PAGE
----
Friday, April 06, 2007


Column: Maintain stamina all day by eating healthful mini meals

Who isn't guilty of skipping breakfast on a busy morning or your lunch when your schedule has you running crazy? What generally comes after is that unpleasant time when your mood takes a hit and energy levels plummet. Then there is the missed meal rebound effect, when you finally eat and find out you are so famished you end up overeating or eating something you would generally not consume. It's a vicious cycle, but there is a way to eat that can ward off hunger pangs and dramatic energy dips. It is a simple eating pattern called grazing.

Nibbling for good nutrition in place of the standard three-meal-a-day regime divides your dining experiences into five or six small meals or lightens up your three main meals, and supplements them with a couple of snacks. Spreading your daily nourishment throughout the day keeps the body continuing along a smooth pace. The largest benefit of this plan? Sustained energy.

By evening out your daily caloric intake, grazing keeps your body consistently fueled with nutrients, which leads to a better mental and physical performance, a brighter mood and less fatigue. And to top it off, the right balance of carbohydrate, protein and fats help stabilize your metabolism.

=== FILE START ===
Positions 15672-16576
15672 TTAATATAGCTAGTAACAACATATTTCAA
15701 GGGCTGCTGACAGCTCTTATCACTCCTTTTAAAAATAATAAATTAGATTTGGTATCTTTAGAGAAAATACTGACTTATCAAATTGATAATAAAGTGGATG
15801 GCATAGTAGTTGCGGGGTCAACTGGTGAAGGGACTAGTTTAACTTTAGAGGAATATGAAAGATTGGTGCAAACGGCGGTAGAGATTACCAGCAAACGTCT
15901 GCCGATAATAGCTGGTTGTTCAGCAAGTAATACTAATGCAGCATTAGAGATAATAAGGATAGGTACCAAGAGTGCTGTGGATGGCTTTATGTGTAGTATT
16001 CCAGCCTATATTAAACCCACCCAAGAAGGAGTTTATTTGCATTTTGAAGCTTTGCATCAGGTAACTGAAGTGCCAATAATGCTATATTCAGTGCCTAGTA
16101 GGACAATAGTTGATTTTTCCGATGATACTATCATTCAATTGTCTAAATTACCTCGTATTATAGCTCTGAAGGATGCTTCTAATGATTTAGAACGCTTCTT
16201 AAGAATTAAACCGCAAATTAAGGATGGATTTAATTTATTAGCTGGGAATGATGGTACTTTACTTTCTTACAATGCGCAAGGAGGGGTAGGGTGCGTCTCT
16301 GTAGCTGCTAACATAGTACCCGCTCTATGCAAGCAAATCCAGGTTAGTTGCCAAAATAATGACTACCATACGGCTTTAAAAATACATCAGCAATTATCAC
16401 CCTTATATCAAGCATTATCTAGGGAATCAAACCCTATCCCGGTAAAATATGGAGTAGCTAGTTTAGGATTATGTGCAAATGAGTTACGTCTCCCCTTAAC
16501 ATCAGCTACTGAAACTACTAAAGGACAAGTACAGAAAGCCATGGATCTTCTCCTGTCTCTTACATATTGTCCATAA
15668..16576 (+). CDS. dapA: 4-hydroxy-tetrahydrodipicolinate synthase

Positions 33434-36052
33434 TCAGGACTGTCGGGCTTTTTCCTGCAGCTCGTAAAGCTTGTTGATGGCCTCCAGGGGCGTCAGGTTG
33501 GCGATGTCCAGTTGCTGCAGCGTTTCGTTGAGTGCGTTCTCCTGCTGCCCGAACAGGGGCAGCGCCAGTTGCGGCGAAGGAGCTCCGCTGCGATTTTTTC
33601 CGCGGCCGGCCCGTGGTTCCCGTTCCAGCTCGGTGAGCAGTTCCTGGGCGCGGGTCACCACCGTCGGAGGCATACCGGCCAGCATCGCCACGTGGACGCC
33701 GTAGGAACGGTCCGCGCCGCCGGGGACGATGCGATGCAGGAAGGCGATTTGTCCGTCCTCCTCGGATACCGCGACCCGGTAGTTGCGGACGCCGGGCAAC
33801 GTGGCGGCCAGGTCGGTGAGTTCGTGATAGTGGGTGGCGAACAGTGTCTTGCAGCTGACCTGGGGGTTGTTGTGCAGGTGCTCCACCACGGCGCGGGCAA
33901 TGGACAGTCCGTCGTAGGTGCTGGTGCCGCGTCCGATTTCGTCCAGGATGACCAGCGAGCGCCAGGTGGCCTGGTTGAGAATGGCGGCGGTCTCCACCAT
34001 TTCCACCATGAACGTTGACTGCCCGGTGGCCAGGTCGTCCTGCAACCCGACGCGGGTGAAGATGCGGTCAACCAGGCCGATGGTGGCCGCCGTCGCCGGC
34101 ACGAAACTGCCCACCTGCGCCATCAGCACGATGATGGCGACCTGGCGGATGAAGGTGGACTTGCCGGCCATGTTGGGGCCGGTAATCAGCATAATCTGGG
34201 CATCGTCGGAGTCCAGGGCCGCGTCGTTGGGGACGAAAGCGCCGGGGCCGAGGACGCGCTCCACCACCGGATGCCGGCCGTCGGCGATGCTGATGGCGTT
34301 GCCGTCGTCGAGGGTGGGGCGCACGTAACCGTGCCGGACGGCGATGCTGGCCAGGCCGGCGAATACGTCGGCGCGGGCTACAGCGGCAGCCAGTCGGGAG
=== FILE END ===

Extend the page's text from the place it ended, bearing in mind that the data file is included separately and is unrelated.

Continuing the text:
For grazing to work, you have to pay attention to food choices and portion control. One method is simply to count calories or serving sizes. Shoot for the same number of calories or serving size for each of the three main meals, while dividing the rest among snacks. Or if you are aiming for five to six mini meals, make sure each has approximately the same caloric or serving size count.

Balancing nutrition is just as important as balancing calories. Eating healthy foods does not give the green light to eat all you want. The ideal daily combination for an individual is 50 percent to 60 percent of total calories from carbohydrate, 15 percent to 20 percent of total calories from protein and 25 percent to 30 percent of total calories from fat (with no more than 7 percent to 10 percent from saturated fat). Don't let these numbers complicate matters -- in fact, you may already have the right ratios in your diet if you make healthy choices and eat a variety of whole foods.

Aiming for a combination of these macronutrients will make you feel more satisfied so you won't feel famished by the next mini meal. For example, a hummus sandwich with roasted vegetables fits the bill. So does a banana with a dollop of peanut butter or an apple with a piece of cheese. You could even fit in a piece of chocolate on a grazing plan when you pair it up with protein-packed, low-saturated fat food, such as nuts.

Sarah Hospod is a registered dietitian in the Food and Nutrition Department a The William W. Backus Hospital in Norwich. This column should not replace advice or instruction from your personal physician. E-mail Hospod and all of the Healthy Living columnists at

About the hummus - I hope you're aware of the huge difference between the homemade dish and the packaged version. When you make hummus by your self, it is not only much more tasty, but also much more healthy.
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